Local 10 has learned a captain assigned to the Training Bureau drives a full-size, four-wheel-drive Miami-Dade Fire Rescue pickup truck to northwestern Palm Beach County, where he lives, after every shift.
According to Google Maps, it's 85 miles one way from the Training Facility at Doral headquarters to his house. That's 170 miles round trip and 680 miles to and from the office for his four-day work week.
It costs Miami-Dade taxpayers $200 a week in gas for that one employee to drive the truck between work and home.
Local 10 has learned four training captains all take their Miami-Dade Fire Rescue vehicles home. Sources said training captains never respond to fires, car crashes or emergencies after hours.
The department allows 64 employee to take their vehicles home. A special events coordinator for the department drives a car home to Pembroke Pines. A special assistant to the executive staff drives a vehicle home to Davie. The chief of logistics drives to Boca Raton.
Those behind the wheel can't be blamed; they are given the keys by the department, and the fire chief has the final say on who is allowed the perk.
At a time when the department is looking to slash its budget and is considering layoffs, Local 10 requested an on-camera interview with Chief William Bryson. At this point that interview has not been granted, and Bryson walked away from Local 10's Jeff Weinsier when approached at a recent Miami-Dade County Commission meeting.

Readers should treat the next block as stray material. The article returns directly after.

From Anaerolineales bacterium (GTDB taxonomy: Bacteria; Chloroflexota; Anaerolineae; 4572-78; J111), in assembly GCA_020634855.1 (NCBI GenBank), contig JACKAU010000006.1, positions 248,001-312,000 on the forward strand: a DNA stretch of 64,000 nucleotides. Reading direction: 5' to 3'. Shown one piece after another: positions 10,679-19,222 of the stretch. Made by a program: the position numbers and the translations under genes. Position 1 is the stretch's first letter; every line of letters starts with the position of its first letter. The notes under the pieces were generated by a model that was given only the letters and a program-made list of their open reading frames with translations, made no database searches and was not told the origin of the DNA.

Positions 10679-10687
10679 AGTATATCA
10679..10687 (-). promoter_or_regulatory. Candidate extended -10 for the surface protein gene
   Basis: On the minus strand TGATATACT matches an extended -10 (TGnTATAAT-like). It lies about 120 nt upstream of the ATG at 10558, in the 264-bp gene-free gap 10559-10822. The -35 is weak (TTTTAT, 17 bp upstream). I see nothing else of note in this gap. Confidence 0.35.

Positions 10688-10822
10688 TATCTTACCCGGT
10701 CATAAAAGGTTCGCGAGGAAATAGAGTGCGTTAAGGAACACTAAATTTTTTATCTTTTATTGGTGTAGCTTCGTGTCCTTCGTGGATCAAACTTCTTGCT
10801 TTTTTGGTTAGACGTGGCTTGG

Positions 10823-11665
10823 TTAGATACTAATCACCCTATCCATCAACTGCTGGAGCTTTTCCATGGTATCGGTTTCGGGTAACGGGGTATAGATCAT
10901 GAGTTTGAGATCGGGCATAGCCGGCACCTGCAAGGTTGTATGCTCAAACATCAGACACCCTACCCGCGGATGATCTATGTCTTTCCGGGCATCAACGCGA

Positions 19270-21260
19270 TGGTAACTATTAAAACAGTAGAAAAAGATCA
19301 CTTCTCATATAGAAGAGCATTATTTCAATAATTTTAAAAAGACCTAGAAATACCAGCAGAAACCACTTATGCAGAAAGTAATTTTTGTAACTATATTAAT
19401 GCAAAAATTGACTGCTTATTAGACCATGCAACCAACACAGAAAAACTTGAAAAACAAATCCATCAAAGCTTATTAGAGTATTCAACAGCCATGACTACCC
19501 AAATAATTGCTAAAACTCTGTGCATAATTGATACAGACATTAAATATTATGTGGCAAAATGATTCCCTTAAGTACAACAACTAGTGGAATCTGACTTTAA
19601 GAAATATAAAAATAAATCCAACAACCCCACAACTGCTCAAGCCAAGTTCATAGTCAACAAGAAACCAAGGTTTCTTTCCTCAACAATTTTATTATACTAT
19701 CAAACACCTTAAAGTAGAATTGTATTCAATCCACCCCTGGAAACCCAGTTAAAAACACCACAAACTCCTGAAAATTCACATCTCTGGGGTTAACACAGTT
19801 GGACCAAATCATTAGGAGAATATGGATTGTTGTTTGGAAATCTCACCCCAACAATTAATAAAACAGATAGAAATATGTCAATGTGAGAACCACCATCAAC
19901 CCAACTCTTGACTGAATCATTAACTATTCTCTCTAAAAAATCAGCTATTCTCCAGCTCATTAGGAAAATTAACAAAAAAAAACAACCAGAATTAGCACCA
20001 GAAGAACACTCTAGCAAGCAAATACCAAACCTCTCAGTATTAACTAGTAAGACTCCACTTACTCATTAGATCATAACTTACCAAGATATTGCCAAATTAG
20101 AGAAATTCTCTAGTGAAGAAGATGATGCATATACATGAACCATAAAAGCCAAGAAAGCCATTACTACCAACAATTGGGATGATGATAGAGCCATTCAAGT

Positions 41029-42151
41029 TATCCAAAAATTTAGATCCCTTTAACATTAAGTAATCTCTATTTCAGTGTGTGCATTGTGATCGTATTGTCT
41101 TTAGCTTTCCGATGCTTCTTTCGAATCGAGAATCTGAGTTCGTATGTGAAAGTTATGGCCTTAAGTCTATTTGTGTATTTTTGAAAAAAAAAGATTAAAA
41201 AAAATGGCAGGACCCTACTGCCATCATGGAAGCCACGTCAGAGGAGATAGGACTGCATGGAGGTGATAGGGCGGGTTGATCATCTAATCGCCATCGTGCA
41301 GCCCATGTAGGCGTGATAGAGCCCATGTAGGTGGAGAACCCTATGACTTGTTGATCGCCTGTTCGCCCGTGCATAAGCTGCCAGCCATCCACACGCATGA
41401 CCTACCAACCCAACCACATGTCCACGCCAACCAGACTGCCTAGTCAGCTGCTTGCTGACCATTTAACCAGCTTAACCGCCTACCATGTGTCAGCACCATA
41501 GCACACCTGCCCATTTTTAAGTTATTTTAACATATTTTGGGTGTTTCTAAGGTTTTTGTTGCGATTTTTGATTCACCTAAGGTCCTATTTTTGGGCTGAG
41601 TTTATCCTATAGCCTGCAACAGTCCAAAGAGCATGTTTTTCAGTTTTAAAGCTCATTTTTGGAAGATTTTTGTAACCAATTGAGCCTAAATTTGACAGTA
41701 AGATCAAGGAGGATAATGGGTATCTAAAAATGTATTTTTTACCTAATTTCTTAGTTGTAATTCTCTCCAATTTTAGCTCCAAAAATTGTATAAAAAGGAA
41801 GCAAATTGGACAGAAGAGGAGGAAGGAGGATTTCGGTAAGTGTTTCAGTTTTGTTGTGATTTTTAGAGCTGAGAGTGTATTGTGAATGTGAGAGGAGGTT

According to a memo from the chief to Mayor Carlos Gimenez, the department justifies the vehicles going home, saying they are "equipped for rescue and fire response."
But is the captain who lives two counties away really responding to emergencies and life-and-death situations 85 miles from Miami-Dade?
Miami-Dade taxpayers pay $220,586 in take-home costs for the 64 vehicles to go home. Twenty-six Fire Rescue employees actually live out of the county, a total take-home cost of $101,044.
"A lot of this is a legacy thing. People have gotten cars as part of a compensation package or to make the job more attractive. It's something that happens and it's just got out of hand," said Gimemez.
Twenty-eight inspectors and investigators in the department drive cars home every day because their contract says they are entitled to a vehicle.
"Times have changed. The policy needs to be revised," said Miami-Dade Commissioner Jose "Pepe" Diaz.
"I strongly believe cars should stay in Miami-Dade County," said County Commissioner Rebecca Sosa.